Today, many of us will awaken to the news that Donald Trump is our next President. And in a multitude of ways, particularly our obsession over social media and reality TV, we have ourselves to blame. Let me explain: Our use of social media and love for reality TV represents an outward form of personal branding–something that Donald Trump knew all too well.
We are linked together by URLs, hashtags, and usernames. We stand tall in our mirrors and lay across twin sized beds posing for selfies. We spend countless agonizing hours cropping, editing, and photo shopping our pics before we decide to finally post them on our timelines for the public to see.
In our current landscape, success in all social and business environments depends so much on a strong social media brand presence and publicity. Both of which Donald Trump possessed and Hillary Clinton lacked.
Let’s face it. We live in a world where social media and mass media has an influence on nearly everything we do. We have voluntarily allowed ourselves to become part of a sophisticated network of emotionally charged, overly obsessed social media users. We are controlled and influenced by the voices of the most obnoxious and opinionated people.
Go ahead and scroll down the timelines of some of the people you follow on Facebook and pay close attention to the type of content that is pushed through your news feeds. On a daily basis, we freely give away information about our personal likes, dislikes, weaknesses, fears, and strengths. We do this by posting, commenting, liking, following, sharing, and adding friends on Facebook. This data is collected and utilized by campaign managers, businesses, etc. Once information is collected, anyone who wants to target you can pay to do so with a sponsored advertisement or post. Trump’s campaign stood to benefit while we suffered, celebrated, and embraced family and friends; sharing and exposing our daily lives to the public. Donald Trump understood the temperament and anger of many Americans.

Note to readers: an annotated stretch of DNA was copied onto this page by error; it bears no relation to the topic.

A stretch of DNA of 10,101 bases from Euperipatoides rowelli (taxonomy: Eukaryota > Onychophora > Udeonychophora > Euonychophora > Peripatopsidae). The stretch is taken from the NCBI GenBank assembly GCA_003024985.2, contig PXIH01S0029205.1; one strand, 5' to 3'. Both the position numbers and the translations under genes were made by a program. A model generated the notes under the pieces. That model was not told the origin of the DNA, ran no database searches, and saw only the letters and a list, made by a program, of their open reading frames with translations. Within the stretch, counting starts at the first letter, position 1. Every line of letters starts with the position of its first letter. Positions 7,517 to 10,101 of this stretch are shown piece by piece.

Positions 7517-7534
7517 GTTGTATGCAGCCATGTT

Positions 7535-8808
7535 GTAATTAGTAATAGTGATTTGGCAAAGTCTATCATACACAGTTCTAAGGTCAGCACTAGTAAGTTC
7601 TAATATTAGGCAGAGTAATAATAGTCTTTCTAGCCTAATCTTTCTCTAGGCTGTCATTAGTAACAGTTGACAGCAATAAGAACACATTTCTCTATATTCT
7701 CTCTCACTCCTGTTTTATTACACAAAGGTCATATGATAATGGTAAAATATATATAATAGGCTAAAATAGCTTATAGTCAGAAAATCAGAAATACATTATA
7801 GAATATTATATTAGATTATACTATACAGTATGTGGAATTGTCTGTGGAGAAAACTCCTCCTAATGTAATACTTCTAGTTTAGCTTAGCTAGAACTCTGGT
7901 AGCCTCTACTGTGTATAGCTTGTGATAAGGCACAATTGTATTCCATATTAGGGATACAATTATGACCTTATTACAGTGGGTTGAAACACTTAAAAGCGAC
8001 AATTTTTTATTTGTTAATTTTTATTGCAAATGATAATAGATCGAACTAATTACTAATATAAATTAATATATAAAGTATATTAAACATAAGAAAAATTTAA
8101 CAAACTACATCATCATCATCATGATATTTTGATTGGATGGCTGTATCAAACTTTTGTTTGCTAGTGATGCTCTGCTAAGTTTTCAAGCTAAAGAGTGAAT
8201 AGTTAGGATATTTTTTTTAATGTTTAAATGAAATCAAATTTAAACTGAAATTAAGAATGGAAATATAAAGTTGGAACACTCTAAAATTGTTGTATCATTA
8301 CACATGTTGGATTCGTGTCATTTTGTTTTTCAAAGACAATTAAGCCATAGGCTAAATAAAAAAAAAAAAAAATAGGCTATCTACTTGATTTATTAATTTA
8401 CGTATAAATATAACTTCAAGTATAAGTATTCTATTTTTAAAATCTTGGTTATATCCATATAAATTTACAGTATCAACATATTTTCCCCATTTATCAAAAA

Trump tapped into his already publicized Trump brand and also tied in the key ingredient that has made reality TV shows so successful. He played the role of a villain and we played a big part in Trump’s successful election by tweeting, posting and sharing comments about the villain. Perform a search on Facebook for Donald Trump and see how many are talking about this.
While the black community may have disliked Trump, whites began to tune in and grew to sympathize and secretly express a love for the villain. Media outlets aired stories about Trump nearly 24 hours a day—we all watched and played a part in his reality TV show. Now, he’s the President Elect and we can try to blame the election result on a low voter turnout, racial divide, or any number of things. But what it really boils down to is social media and branding.
UPDATE: During a 60 Minutes Interview, Donald Trump tells Lesley that social media helped him win. Here’s what he said when asked about using social media during his time as president: “I’m going to be very restrained, if I use it at all, I’m going to be very restrained. I find it tremendous. It’s a modern form of communication. There should be nothing we should be ashamed of. It’s– it’s where it’s at. I do believe this, I really believe that– the fact that I have such power in terms of numbers with Facebook, Twitter, Instagram, et cetera, I think it helped me win all of these races where they’re spending much more money than I spent. And I won. I think that social media has more power than the money they spent, and I think maybe to a certain extent, I proved that.”
Watch the Never-aired video of ‘The Apprentice’ style video of Donald Trump firing President Barack Obama.
Source: Huffington Post